There will also be nights when you do this, and we all know that sleeping after drinking four pints, frankly, is no sleep at all. What I am saying is that your well-intentioned night time routine (peppermint tea, no screens for half an hour before sleep, read a book) will go to shit as soon as you get an after work invite to the pub/"u up?" text/12:04 AM DM of an astrology meme, and you will be a perpetually-tired zombie forever. Accept it.
Amount of time it takes for "Getting more sleep" to fail: Ten days, give or take. No way you’ve not already admitted defeat on this one.
The news about climate change has messed you up, and you watched Cowspiracy through your fingers. You have, therefore, decided to do Veganuary. Like Dry January, the fact that this resolution is a societally recognized "thing" helps, and the statistics from 2018 say that this is actually a pretty successful one, with 82 percent of people sticking it out throughout the whole month, and a very significant 62 percent intending to stay vegan afterward.
Recent developments in the accessibility and range of vegan food (mostly via innovations by supermarkets) probably mean that this Veganuary will be even more successful for a lot of people than last. In most large supermarkets you can now find vegan versions of all your favorite trash like nuggets and pizza, and it’s basically never been easier to eat out vegan in most chains.
Amount of time it takes for "Going vegan" to fail: It's so easy now that you’ll probably manage it without even having to eat a lentil if you don’t want to—but equally, you do love a two piece after a night out so the jury's still out.
Going to the Gym
The big one. Rightfully or wrongfully, January is the time when most people take a look at themselves and think, 'I am truly a lazy prick.' You dig out the leggings and sports bra and you sign up for a gym because you've got a No Joining Fee code. So it is written, so it shall be.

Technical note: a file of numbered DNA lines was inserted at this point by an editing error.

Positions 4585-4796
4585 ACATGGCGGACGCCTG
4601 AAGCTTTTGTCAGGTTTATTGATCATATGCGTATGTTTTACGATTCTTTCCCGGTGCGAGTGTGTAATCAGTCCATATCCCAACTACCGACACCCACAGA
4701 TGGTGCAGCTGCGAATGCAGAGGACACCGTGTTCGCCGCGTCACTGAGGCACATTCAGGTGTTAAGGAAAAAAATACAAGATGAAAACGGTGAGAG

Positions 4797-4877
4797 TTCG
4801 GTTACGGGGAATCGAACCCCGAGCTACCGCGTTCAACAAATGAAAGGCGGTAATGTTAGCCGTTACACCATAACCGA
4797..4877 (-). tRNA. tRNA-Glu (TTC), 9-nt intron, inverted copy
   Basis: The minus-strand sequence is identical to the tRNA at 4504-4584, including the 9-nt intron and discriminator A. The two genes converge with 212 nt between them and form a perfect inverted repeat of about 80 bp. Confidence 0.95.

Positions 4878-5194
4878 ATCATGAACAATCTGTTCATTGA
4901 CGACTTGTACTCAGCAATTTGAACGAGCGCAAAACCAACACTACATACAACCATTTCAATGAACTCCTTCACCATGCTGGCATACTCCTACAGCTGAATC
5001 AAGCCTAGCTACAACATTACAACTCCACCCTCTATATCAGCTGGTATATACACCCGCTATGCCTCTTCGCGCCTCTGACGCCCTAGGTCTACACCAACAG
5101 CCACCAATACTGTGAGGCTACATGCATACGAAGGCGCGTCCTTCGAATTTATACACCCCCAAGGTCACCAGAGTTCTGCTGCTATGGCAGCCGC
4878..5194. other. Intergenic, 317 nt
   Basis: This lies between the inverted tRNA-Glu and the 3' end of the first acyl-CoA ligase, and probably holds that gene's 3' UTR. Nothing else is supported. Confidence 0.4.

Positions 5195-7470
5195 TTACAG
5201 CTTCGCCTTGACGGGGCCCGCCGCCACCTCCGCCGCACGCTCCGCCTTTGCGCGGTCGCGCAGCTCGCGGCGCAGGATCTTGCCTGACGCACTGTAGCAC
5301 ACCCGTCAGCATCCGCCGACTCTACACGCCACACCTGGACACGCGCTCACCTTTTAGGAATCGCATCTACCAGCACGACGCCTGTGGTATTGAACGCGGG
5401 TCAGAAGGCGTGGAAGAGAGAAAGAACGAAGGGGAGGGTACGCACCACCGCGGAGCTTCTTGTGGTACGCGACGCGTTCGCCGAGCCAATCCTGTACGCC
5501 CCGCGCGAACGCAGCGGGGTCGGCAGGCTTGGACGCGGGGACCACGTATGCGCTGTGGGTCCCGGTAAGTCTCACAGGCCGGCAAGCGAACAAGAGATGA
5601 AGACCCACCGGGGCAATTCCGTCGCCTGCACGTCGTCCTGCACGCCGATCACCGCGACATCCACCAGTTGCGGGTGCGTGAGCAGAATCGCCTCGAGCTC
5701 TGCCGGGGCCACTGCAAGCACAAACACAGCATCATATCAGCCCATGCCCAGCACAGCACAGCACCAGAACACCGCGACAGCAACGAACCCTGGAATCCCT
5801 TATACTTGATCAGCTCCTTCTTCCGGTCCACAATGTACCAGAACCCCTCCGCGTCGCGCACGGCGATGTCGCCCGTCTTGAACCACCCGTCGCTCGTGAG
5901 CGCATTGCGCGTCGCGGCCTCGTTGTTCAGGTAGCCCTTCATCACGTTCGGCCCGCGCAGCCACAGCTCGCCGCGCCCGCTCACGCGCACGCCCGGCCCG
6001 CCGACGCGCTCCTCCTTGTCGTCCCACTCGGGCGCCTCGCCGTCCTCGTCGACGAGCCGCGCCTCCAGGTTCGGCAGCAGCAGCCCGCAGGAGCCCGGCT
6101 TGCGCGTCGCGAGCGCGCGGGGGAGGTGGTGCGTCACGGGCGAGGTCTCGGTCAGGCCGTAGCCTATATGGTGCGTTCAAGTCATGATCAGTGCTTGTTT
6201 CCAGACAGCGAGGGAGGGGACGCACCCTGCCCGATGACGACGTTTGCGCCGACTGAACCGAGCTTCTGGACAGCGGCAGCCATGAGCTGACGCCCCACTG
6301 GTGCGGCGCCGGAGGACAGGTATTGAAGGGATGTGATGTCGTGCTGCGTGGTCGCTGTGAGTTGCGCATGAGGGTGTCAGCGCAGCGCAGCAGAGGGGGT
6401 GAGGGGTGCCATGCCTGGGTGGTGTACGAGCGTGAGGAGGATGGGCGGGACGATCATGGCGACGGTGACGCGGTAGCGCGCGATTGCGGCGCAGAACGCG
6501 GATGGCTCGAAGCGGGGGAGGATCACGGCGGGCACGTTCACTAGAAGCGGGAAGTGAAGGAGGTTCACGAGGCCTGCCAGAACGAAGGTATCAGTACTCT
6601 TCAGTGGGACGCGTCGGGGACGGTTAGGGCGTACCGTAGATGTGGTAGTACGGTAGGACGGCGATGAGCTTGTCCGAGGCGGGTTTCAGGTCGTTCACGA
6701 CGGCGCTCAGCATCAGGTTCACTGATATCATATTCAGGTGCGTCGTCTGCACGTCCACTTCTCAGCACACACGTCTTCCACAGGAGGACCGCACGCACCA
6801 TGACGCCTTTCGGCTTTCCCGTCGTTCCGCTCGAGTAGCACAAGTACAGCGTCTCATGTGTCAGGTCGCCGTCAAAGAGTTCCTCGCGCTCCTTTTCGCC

Out of all the possible resolutions, the gym is the most difficult one because it actually requires effort. Dry January asks you to abstain from drinking; Veganuary is just buying slightly different stuff than you usually would when you do the big shop. The gym, though. Going to the gym requires a lot of motivation.
Either you’re getting up at 5:30 AM in order to make it to a pilates class before work, or you’re getting home at like 8:30 PM after a session of doing squats while being screamed at by a brick shit house called James, which you have paid legal tender for. Both mean you’re cutting around afterward in the dark wearing a pair of leggings, and therefore neither is particularly ideal. This means that most people who resolve to go to the gym, shockingly enough, don’t stick to it—according to a 2015 Guardian report, only one in ten people actually go once or more per month.
Amount of time it takes for "Going to the gym" to fail: Anywhere between one to eight weeks, or until it snows.
Making lunches for work
You’re already back on the Pret A Manger, I know you are, scumbag.
Amount of time it takes for "Making lunches for work" to fail: Literally as soon as you see a Pret don’t be silly.
Giving up smoking
The thing about smoking is that it is a) addictive and b) cool. The good stuff at parties always happens in the smoking area. Stopping smoking means giving this up, or, worse, going outside and NOT smoking, and just watching other people smoke while shivering and thinking a lot about being inside and/or smoking.
For these reasons, it is very hard to quit. In 2016, three in five people who made a resolution to stop smoking had broken it by January 31. This year, that number might go down a bit due to vaping, so maybe just get yourself a Juul for a bit and see how that goes? I really don’t have any better advice than that.
Amount of time it takes for "Giving up smoking" to fail: Maybe you’ll manage a month, but eventually you’ll go to a function where it’s crap inside and good outside, where everyone is smoking, and you will also smoke and that will probably be the end of it until next January, when you will repeat this woeful saga.
TL;DR—your attempts at self-betterment are largely futile and you’re probably doomed to continue on in your bad habits until you rot. Happy New Year!
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This article originally appeared on VICE UK.